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Opinion

Educational bigotry

AT RANDOM - Fr. Miguel A. Bernad, SJ -
Many years ago when I was teaching in Taiwan, a dinner was hosted by the Minister of Education. Guests at the dinner were all the foreign professors (mostly Americans and a few Spaniards and Germans) who were teaching at the National Taiwan University. Also special guests were a number of high-ranking American professors from various universities of the United States who were in Taiwan for a special convention. Among the foreigners teaching at the National Taiwan University were a number of priests (mostly Jesuits) and several nuns. The nuns were in religious garb, the priests in black suit and Roman collar.

I happened to be seated at the presidential table, one seat away from the Minister of Education. Across the table from me was one of the visiting Americans, chairman of his department at a Midwestern US university.

With singular tactlessness (considering I was just across the table from him) he asked the Minister of Education: "Why do you allow priests and nuns to teach in your universities?"

The Minister of Education replied, "Why not? If they have the necessary qualifications and are competent to teach their subject, why shouldn’t priests and nuns be allowed to teach?"

It was an interesting bit of dialogue. Very revealing, and vastly ironic.

On one hand was an American professor, a Christian (Protestant), from a country that prides itself on its democracy. On the other hand was the Chinese Minister of Education, a "pagan", living in a country that was under an authoritarian government. Yet it was the Chinese who showed himself free from bigotry. The American showed himself a bigot.

"Why" (he asked) "do you allow priests and nuns to teach in the universities?" For him priests and nuns – because of their religion – are ipso facto disqualified from teaching.

Unfortunately, it was that kind of American bigotry that was imported into the Philippine educational system. It was only a few decades ago that there was considerable agitation among teachers and students at the UP to oust a professor because he was a priest.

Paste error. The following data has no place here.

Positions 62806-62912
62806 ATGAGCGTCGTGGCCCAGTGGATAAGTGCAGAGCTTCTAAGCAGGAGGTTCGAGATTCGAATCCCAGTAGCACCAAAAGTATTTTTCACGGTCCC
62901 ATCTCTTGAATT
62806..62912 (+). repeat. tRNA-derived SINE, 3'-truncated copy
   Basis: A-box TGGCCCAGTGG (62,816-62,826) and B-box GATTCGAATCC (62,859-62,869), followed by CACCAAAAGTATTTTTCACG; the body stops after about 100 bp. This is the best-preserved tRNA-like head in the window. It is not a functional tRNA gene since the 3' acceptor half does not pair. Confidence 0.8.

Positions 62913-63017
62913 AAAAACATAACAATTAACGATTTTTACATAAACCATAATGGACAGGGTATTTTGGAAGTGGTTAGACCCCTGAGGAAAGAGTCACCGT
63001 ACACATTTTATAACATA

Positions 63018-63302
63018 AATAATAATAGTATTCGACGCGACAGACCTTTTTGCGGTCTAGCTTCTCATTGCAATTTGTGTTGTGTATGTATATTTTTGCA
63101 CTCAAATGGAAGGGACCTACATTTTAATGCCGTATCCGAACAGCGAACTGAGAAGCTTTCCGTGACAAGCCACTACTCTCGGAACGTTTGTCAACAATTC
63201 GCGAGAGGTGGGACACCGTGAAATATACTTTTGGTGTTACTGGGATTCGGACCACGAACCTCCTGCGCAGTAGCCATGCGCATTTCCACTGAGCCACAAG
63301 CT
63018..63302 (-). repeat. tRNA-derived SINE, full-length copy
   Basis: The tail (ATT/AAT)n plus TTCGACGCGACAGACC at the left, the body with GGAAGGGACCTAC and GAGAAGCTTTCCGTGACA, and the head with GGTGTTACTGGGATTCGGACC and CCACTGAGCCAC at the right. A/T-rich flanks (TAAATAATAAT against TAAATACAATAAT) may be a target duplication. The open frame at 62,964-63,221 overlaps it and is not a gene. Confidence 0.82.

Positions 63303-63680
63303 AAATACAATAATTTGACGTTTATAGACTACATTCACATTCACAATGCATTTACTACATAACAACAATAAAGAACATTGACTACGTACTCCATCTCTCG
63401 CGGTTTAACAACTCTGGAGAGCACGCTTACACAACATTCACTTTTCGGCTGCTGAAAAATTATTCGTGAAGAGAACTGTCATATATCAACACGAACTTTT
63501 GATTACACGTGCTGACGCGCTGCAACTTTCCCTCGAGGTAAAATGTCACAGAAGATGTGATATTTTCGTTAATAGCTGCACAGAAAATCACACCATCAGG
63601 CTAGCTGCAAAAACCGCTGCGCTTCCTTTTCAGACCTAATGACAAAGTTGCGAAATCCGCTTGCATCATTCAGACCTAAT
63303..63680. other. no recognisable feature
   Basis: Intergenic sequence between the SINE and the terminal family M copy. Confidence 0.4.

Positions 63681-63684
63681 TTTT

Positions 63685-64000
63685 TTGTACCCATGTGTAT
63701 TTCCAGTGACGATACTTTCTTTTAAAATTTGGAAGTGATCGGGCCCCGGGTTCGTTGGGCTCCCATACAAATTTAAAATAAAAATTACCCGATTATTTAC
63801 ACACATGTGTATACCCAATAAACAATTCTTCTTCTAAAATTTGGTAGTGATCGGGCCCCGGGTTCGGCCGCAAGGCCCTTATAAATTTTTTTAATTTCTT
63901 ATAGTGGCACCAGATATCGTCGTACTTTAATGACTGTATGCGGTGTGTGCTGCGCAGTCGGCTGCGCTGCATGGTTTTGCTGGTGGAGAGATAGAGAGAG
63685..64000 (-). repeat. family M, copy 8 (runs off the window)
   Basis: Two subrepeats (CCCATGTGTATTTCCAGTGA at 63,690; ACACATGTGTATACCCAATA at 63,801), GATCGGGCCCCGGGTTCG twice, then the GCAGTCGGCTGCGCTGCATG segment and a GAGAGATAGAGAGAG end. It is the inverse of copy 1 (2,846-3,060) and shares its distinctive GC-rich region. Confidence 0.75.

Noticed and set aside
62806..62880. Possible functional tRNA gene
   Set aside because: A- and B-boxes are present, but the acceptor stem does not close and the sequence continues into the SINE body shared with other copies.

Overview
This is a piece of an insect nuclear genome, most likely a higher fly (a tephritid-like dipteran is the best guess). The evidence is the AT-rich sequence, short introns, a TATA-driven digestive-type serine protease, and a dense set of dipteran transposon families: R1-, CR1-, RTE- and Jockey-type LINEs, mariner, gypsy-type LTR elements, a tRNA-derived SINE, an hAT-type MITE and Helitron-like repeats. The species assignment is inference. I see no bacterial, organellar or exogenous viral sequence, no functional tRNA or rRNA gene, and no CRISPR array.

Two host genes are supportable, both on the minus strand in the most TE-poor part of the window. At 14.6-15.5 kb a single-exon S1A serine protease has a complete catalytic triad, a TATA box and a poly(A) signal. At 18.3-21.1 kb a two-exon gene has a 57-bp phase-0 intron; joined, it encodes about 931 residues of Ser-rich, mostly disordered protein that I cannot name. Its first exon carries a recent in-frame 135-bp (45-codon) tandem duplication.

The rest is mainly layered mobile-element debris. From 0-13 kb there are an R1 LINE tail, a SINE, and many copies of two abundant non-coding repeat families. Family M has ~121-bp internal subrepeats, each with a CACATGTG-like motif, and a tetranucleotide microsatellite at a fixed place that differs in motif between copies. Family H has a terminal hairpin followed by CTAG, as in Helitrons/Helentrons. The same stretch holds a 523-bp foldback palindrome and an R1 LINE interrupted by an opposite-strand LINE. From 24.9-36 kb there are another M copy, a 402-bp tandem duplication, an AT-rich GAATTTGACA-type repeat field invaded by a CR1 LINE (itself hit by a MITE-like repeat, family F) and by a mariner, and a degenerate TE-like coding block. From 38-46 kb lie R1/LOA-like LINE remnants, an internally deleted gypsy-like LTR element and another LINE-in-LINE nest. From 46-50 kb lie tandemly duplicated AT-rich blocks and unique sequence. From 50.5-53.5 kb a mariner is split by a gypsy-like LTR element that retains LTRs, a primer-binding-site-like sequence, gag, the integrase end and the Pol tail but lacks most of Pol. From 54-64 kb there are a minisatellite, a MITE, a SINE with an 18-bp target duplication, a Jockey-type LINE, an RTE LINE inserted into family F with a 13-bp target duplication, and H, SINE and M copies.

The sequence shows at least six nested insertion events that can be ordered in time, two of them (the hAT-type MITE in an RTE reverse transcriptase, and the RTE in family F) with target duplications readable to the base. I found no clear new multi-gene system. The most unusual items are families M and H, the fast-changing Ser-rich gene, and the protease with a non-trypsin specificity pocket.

Happily, that kind of bigotry, so strong in the past, is fast disappearing. Already UP has honored a Jesuit priest with a doctorate honoris causa.

A few years ago the Ateneo de Manila conferred an honorary doctorate on this columnist. The following day a scroll was received, signed by the President of the University of the Philippines, commending the award.

Let us hope that all bigotry in education will soon disappear. In the United States, while bigotry still exists in some state institutions, the better universities are free from bigotry. Years ago I was spending a month at the University of Iowa. There were at the time two Catholic priests among the professors. One was an American, a permanent member of the faculty. The other was a Visiting Professor, a Canadian Jesuit biblical scholar, who was teaching a course on the Gospel of St. Luke. A requisite for attending his lectures was knowledge of Greek. Among his students were several Protestant ministers.

In education, as in all other things, there is no room for religious bigotry. Academic competence and moral rectitude should be the only qualifications required in a teacher.

BIGOTRY

CANADIAN JESUIT

CHINESE MINISTER OF EDUCATION

EDUCATION

GOSPEL OF ST. LUKE

IN THE UNITED STATES

MINISTER OF EDUCATION

NATIONAL TAIWAN UNIVERSITY

PRESIDENT OF THE UNIVERSITY OF THE PHILIPPINES

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